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"The Interview" Review

We had an international incident over this? Really? Such silly times we live in.

Unless you're more detached from reality than the average bear, you've heard about the massive leak of emails from Sony Pictures in which trash talking emails, personal information, unreleased movies, etc. have been flowing onto the Internet. The alleged cause for all these antics is North Korean hackers enraged over The Interview, the latest bromedy from Seth Rogen and James Franco which is about a plot to assassinate North Korean dictator Kim Jong Un. Apparently it's rude to make light of killing real-world foreign leaders or something. (If you're thinking about that fake documentary and other works fantasizing about the assassination of George W. Bush during his time in office not getting any backlash, join the club.)

As the movie was pulled from release, then partially put into theaters, then streamed online to allow everyone a crack at pirating it, it was sometimes touted as one's patriotic duty to see this movie, because screw terrorism. Or something. Again, silly times. Of course, the usual suspects made the usual noises about how terrible it was because of the patriotic marketing angle - leave it to the liberal media to hop onto anything they can to stroke their oikophobia - but all the surrounding noise just elevated/denigrated the movie itself and whatever merits it had.

Franco is Dave Skylark, the host of Skylark Tonight, a frothy chat show peddling celebrity news like Rob Lowe being bald (another great self-deprecating cameo in line with his DirecTV adverts) and Eminem admitting he's gay, the best bit in the movie. (Pay attention to the Chyron's with things like, "CLEANING OUT HIS CLOSET; FINDING HIMSELF?") After his producer (Rogen) runs into an old college classmate who's a producer for 60 Minutes and disses their trivial production, Rogen seeks and finds an opportunity. It seems Kim (Randall Park) is a fan of Skylark's, so he reaches out to get an interview with the reclusive dictator which is accepted.

With a trip to North Korea booked, CIA operative Lizzy Caplan approaches them asking that they "take out" Kim because they'll have a rare opportunity to knock him off. They're not to psyched on the idea - particularly the part about how they'd escape a country whose leader they'd just murdered - but agree to take on the task. Of course everything goes wrong because they're basically gringo Cheech & Chong and not particularly brilliant. Complicating matters is that Skylark is taken in by the facade of happy, well-fed people in front of well-stocked stores and a day spent bro-ing out with Kim makes him believe that killing him would be a mistake because he's just a nice guy with bad PR problems.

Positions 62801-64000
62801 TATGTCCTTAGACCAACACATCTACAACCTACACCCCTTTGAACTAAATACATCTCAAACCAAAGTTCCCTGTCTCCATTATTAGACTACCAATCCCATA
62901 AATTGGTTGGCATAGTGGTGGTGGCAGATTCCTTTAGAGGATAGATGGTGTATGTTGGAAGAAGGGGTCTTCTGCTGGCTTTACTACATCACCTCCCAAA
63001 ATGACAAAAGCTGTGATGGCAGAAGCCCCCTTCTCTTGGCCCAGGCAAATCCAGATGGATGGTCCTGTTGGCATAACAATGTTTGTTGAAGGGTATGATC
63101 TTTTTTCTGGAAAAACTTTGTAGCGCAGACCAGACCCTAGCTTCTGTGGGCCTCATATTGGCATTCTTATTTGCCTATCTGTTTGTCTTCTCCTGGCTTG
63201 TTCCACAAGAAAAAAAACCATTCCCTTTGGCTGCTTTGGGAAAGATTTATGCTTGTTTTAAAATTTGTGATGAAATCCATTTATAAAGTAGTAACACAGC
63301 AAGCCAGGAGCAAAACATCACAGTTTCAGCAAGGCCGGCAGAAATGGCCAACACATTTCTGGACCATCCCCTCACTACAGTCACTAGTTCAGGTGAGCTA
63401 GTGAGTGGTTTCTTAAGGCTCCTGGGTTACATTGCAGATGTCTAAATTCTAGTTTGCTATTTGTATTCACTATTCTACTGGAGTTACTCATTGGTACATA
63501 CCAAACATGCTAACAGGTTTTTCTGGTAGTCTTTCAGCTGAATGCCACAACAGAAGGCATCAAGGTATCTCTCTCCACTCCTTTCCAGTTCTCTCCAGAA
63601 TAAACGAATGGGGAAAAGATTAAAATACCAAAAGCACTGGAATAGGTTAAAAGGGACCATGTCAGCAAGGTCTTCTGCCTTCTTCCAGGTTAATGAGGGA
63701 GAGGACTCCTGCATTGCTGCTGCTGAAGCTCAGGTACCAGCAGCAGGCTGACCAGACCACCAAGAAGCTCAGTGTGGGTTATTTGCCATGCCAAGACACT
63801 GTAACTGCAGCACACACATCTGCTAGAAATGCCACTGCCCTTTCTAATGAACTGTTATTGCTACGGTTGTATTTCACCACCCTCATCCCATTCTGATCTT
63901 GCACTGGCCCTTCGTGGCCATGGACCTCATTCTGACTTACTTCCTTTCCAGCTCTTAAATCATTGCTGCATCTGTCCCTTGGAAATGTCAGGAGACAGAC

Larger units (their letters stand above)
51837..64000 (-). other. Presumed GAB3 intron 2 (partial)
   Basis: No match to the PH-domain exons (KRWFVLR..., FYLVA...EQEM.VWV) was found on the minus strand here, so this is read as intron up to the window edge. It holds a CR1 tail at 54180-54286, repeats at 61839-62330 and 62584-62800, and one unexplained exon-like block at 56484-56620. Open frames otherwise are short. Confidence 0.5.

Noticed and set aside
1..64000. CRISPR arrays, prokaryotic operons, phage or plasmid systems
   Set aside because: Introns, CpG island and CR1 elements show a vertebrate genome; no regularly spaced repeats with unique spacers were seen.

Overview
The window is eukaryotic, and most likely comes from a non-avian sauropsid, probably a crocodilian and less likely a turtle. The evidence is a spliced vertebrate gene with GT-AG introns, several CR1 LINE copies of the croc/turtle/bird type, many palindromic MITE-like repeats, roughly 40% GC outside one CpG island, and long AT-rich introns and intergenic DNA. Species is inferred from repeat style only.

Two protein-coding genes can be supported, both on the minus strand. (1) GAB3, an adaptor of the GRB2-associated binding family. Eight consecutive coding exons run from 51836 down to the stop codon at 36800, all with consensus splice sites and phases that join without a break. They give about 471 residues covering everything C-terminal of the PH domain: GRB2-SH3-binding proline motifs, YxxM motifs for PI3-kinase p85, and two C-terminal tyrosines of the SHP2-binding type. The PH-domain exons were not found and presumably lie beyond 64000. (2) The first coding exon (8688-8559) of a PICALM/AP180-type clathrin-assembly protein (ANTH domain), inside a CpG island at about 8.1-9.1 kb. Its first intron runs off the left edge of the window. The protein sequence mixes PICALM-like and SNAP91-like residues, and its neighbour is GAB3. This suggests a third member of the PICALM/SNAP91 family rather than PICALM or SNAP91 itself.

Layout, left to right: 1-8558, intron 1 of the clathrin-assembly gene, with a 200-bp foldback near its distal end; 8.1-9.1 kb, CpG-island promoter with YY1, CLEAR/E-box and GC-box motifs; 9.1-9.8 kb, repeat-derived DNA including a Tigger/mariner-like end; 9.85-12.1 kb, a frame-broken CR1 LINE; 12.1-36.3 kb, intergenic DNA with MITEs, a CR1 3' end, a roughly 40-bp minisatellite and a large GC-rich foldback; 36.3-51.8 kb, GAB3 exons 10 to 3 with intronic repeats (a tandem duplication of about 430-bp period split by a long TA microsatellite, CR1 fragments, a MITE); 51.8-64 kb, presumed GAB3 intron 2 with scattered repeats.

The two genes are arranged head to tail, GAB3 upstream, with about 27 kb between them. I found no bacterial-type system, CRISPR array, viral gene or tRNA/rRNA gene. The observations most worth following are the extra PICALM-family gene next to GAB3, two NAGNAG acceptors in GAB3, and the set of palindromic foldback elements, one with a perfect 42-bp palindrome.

Because of all the geo-political tensions surrounding the release, The Interview has been scrutinized waaaaaaaaaaaaay more than it merits. At its core, it's another collaboration with Evan Goldberg with whom Rogen co-directed This Is The End (they also wrote Superbad, Pineapple Express, The Watch and The Green Hornet) and how you like those movies is a good indicator of how you'll appreciate (or not) The Interview. It is lowbrow dudebro humor with plenty of gay jokes, drug humor, slapsticky ultra-violence - you know, all the things you look for in a Jane Austen adaptation. (Wait, what?)

One of the tidbits from the leaked Sony emails were complaints about Franco's performance and it shows that some Hollyweird studio weasels may have a clue because he's pretty awful. However, it's almost funnier because it's bad, but maybe I was just feeling charitable for the holidays. He's pretty bad. Rogen is Rogen; nuff said. Randall Park's Kim is interesting and Diana Bang (not a porn actress!) as the North Korean minder is amusing.

As I write this review a few weeks later, it's hard to remember what the big deal was about The Interview. It's just a dumb movie that caught some unneeded heat.

Score: 6/10. Catch it on cable.


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